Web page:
As for the mode of transport up to Dabong town, which is the closest significant town to Jelawang, we had initially thought of driving there. However, the prospect of spending more than 6 hours in the dark negotiating corners in the mountains on the same roads used by giant timber lorries seems daunting, so I opted to propose that we take a more ‘romantic’ train ride instead.
A 'romantic' ride on the train anyone?
Booking the train tickets however, needs to be done early, especially when the trip is going to be done on a public holiday. We got the return tickets via the internet through KTMB’s website (http://www.ktmb.com.my/) at RM96/person for a place in the air conditioned 2nd class bunks which were arranged in an almost ‘catacomb’ like combination. We boarded the train at about 8:30pm, finding our bunk in the 2nd coach closest to the train engine after a ‘rushy’ KFC dinner.
Staking out our bunks in the train...
Thanks to Carol’s last minute (non-refundable ;)) pull-out, we’ve got a ‘free’ bunk for us to put up our super huge knapsacks. We settled into the train pretty quickly and soon found ourselves trying to occupy our anticipated 12 hour ride with cards games, idle chatter and attempts to ‘explore’ the train with the main objective of finding out where the galley (and food) is. Facilities in the train were marginally ‘habitable’. I found a few crumbs of crackers left over by my bunk’s previous occupant underneath the mattress which I used to tease Wei Han who slept underneath. My bed sheets and pillow looked clean although a number of us did complain their pillows looking a tad bit ‘dirty’. At this point, I would like to draw some attention to the length of the bunks. They appear to be built with Asians in mind, so that if you somehow swing a little bit out of the bell curve (I am saying taller than 6 feet :p), you’re going to find that you’ll have to scrunch your long legs to fit into the bunk. I had passed ‘under’ a few gwei los during my exploration of the train, noting that a couple of them were well a head taller than myself. It is times like these that I thank the heavens that my genes didn’t make me taller than I already am :p.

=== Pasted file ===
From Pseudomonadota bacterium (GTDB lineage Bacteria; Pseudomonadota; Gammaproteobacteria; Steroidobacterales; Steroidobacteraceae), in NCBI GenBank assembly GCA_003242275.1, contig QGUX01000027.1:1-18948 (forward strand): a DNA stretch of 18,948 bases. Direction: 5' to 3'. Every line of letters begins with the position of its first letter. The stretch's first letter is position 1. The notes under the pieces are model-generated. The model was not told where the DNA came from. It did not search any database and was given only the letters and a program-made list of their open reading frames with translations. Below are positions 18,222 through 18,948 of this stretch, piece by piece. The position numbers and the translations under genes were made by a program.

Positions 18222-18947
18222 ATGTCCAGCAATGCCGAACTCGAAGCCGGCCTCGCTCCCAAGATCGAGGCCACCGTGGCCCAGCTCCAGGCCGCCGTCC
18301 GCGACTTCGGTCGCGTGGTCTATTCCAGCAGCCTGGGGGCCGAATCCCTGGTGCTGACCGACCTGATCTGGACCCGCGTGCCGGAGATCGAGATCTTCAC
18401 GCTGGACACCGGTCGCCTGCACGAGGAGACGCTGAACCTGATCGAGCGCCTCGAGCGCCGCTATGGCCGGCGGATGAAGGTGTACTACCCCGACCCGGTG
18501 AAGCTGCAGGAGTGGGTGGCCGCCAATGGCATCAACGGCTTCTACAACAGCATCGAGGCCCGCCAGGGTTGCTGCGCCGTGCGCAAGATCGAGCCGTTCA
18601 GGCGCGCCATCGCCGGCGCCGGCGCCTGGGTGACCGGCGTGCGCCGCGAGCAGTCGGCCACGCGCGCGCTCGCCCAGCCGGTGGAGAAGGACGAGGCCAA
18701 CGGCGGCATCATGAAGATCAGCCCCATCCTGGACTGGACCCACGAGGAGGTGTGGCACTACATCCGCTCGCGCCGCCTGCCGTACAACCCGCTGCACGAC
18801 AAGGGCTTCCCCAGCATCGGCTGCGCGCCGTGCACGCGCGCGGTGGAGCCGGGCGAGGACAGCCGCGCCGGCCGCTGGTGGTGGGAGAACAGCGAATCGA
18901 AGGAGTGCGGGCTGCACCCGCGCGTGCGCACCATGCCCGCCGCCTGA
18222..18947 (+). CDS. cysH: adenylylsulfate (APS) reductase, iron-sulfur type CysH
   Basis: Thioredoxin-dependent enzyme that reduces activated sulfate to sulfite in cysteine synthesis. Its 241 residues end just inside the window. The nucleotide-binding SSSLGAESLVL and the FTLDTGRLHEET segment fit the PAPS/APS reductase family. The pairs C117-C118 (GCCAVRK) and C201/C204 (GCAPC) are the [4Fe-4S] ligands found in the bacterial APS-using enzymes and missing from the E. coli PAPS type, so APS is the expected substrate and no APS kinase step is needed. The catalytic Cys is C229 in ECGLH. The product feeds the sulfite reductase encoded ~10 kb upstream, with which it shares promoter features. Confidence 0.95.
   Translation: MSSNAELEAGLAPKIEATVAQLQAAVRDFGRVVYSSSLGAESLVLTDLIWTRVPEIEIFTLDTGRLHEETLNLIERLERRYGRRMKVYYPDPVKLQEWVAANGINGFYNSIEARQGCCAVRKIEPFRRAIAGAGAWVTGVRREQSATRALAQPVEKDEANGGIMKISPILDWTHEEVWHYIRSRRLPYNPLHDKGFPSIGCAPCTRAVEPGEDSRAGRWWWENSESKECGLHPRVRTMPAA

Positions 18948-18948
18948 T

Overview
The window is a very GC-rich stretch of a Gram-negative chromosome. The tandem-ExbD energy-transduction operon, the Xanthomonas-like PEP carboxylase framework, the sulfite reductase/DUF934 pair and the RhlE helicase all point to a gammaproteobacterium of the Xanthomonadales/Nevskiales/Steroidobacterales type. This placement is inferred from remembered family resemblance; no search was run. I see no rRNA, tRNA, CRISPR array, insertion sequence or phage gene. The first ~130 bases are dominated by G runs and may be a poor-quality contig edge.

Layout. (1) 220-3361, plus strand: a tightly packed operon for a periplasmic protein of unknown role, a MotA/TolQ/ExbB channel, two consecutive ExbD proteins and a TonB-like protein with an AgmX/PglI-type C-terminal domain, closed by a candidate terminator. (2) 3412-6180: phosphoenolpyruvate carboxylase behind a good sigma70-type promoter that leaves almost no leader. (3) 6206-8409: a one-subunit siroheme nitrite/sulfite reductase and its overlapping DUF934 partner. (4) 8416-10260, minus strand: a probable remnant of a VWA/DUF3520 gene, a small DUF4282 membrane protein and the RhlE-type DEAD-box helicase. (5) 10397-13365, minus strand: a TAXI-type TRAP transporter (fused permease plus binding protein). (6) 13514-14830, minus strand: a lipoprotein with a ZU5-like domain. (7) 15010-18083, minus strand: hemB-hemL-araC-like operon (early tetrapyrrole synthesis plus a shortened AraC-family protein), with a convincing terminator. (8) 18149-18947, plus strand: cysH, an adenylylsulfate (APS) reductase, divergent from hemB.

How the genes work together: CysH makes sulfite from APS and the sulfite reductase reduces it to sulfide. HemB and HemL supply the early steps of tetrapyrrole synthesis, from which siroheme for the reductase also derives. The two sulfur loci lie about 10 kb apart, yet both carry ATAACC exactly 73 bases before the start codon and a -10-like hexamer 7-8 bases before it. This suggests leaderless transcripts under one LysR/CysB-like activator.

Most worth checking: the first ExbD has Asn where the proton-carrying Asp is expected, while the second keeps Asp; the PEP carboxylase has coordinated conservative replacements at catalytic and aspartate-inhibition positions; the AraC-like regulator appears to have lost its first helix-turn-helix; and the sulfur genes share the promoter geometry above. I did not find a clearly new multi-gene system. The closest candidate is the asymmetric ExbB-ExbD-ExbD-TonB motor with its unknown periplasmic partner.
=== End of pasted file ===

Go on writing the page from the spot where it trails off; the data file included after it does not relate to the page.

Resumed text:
Vincent seems 'comfy' in the limited space of the overhead bunk ;)
The toilets appear reasonably clean, although with all that rocking, I wonder how anybody could actually squat/sit/stand to do their business. They open up to the tracks underneath so guys and gals, if you’d think of taking a stroll down the railway tracks next time, think again. You might risk stepping on someone’s excrement dumped from a passing train! :p The food in the galley was simply EXPENSIVE. Anything in a polystyrene box will set you back RM4 while a bottle of mineral water cost you RM2. There are also not enough seats in the galley and considering the inherent instability of a moving train, you’d most likely find the tables covered with the spilt contents of food and drinks, the waiters hardly able to cope wiping them off in time. In fact, you’d have plenty of chances to gage the extent of your ‘patience’ because often times the waiters will either gruffly tell you to wait in your attempts to order food or just plain ignore you. By 1030pm, it was time for me to switch off for the night, the intensity of the corridor lighting dimmed by the shift of my bunk’s curtain. Nothing can really be done about the constant banging of the sliding coach door though, its pneumatics busted leaving it unhindered as it swung open and close with almost every hard bump of the train.
A night in the train